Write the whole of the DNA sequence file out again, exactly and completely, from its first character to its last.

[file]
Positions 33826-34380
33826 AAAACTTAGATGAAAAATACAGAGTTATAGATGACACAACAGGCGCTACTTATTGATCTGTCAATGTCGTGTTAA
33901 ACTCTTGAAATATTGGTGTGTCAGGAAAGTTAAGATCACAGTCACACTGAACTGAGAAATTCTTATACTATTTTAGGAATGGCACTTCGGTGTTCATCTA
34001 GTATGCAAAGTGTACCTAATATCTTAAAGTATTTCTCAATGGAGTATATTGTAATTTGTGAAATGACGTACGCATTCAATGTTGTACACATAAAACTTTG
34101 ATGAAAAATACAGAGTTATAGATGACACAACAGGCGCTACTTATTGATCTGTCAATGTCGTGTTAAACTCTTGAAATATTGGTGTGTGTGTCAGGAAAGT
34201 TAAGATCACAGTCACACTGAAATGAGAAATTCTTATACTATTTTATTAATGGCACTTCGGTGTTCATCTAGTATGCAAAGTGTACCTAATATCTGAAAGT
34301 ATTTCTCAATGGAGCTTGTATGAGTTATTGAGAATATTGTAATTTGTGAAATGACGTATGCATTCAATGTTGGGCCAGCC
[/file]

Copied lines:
Positions 33826-34380
33826 AAAACTTAGATGAAAAATACAGAGTTATAGATGACACAACAGGCGCTACTTATTGATCTGTCAATGTCGTGTTAA
33901 ACTCTTGAAATATTGGTGTGTCAGGAAAGTTAAGATCACAGTCACACTGAACTGAGAAATTCTTATACTATTTTAGGAATGGCACTTCGGTGTTCATCTA
34001 GTATGCAAAGTGTACCTAATATCTTAAAGTATTTCTCAATGGAGTATATTGTAATTTGTGAAATGACGTACGCATTCAATGTTGTACACATAAAACTTTG
34101 ATGAAAAATACAGAGTTATAGATGACACAACAGGCGCTACTTATTGATCTGTCAATGTCGTGTTAAACTCTTGAAATATTGGTGTGTGTGTCAGGAAAGT
34201 TAAGATCACAGTCACACTGAAATGAGAAATTCTTATACTATTTTATTAATGGCACTTCGGTGTTCATCTAGTATGCAAAGTGTACCTAATATCTGAAAGT
34301 ATTTCTCAATGGAGCTTGTATGAGTTATTGAGAATATTGTAATTTGTGAAATGACGTATGCATTCAATGTTGGGCCAGCC